I get back to the apartment around 1:30, and promptly take a nap.  When I wake up, I start planning the weekend and going through some loose ends on my emails.   There’s a new update/upgrade for “iBank,” the software program I use for all our banking, etc.  I’m feeling brave so I “go for it.”  Everything loads smoothly and all the info moves smoothly from my older iBank program.  I close it down, and that’s when the problem starts.  The file won’t save?  Huh?  I try several things, but no luck.  My only option is to wait until 10:00 pm, when the online chat line opens.  Fortunately, the tech help is quick and successful.  The program opens, and closes (also saving) easily. 

Judy calls and checks in.  They arrived and enjoyed a scenic drive from the airport into the city.  The hotel is nice, and she’s looking forward to a relaxing weekend, with no threats from a “Clue” killer.  I believe it’s bedtime!  It’s a big day tomorrow for me with the faculty dinner at BHSFIC.

A Champion is Crowned! 11/21/13

JUDY IS THE CLUE CHAMPION OF THE WORLD (or at least BISS)!  She “killed” Matt, with a “hole punch,” in the “Secondary Office.”  It took an email from a secretary requesting he come by her office for an attendance inquiry.  Then the counselor reminded him of the secretary’s need to see him when she went by his room with another question.  He walked into the office, oblivious to the plot, and Judy was hidden behind a file cabinet.  She touched him with the hole punch, and it was over.  It was typical Judy…… it was on her list of things to do, so she researched the necessary schedules and planning times, and moved when she was prepared.  He never had a chance!

When I got home after classes around 7:00, Judy was working to get packed for her trip.  There was no time for a “Clue” celebration.  She was struggling to get everything in one of the smaller suitcases.  I can’t believe she got it all in there.  I was beat!  Thursday is long, with a lengthy commute both directions, combined with classes, and the two clubs, one at lunch, and the other after school.  That last half-mile walk home from the train station with my fully loaded back-pack is a “killer” some days.  The trains were packed today, making it even more fun. Thankfully, the nearby McDonalds has ice cream cones for 50 cents (3 rmb).  It has become a regular stop for me when I come out of the train station before I start walking.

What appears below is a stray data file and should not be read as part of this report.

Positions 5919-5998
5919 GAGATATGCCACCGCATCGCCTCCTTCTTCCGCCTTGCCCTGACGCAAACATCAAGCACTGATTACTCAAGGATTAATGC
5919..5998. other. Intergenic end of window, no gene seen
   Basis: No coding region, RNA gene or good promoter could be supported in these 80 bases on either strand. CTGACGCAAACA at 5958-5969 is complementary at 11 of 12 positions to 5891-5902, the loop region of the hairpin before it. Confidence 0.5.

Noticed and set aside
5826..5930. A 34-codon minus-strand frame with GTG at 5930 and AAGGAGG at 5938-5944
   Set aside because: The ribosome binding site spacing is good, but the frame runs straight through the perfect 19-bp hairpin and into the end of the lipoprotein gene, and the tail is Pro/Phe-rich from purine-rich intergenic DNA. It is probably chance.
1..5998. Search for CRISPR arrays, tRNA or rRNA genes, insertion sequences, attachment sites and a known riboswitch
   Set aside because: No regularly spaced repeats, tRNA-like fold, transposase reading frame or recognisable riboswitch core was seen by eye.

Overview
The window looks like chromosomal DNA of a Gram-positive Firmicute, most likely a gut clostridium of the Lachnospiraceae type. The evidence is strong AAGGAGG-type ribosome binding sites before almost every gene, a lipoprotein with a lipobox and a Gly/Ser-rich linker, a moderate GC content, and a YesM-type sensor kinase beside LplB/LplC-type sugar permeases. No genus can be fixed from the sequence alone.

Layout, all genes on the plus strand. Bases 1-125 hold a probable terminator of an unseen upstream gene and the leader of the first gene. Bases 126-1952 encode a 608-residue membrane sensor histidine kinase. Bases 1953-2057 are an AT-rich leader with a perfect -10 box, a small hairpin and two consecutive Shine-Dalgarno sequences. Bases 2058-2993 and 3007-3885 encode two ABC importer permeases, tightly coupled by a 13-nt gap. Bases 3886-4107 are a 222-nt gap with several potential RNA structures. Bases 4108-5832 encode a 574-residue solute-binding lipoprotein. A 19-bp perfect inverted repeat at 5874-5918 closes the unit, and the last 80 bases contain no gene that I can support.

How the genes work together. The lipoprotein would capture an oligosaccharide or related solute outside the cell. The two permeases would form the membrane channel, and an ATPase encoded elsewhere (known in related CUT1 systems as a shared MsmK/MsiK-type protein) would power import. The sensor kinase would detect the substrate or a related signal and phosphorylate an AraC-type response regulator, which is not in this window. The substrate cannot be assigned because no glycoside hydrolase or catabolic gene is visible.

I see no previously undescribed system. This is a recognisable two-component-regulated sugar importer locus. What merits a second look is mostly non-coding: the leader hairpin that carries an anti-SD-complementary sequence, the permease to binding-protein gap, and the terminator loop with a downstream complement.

Bakery Hike, 11/20/13

No “Clue” updates are available today from BISS.  Judy is still working on her strategy to get her “mark,” Matt.  She has some ideas, but it’s going to take cooperation from a few other faculty members to pull it off.

When she’s not working on her Clue strategy, Judy’s teaching her classes and trying to get ahead on planning for next week.  She’s going on a “Girls Weekend” to Shanghai with a couple of the other teachers from BISS.  Alexis, one of the “girls,” is celebrating her birthday.  They’ll be meeting a former BISS teacher, who’s now teaching in South China.  They’re flying out on Friday afternoon, right after school.  Lots of work has to get done before they can leave.

I have a Faculty Potluck Dinner at my school on Saturday afternoon (sort of a Thanksgiving get-together).  We brought some good recipes to China, but finding the right ingredients (it took me 2 months to find salt) in the stores requires a better understanding of Mandarin than I possess.  Also, we don’t have an oven.  That severely limits my options.  I’ve decided to go to a German bakery nearby and buy a good cake, and some breads.

Of course, this requires that I go to the bakery and personally sample some of the foods.  It’s a price I’m willing to pay.  A combination train ride and lengthy walk (gotta burn some calories) get me to the bakery.  I try out the brunch they’re known for.  Man, they loaded the potatoes up on the plate.  After the meal and a little contemplation and people watching, I order a cake.  I’ll pick it up Saturday.   Here’s hoping I get what I think I ordered?  I’m never sure how much they really understand.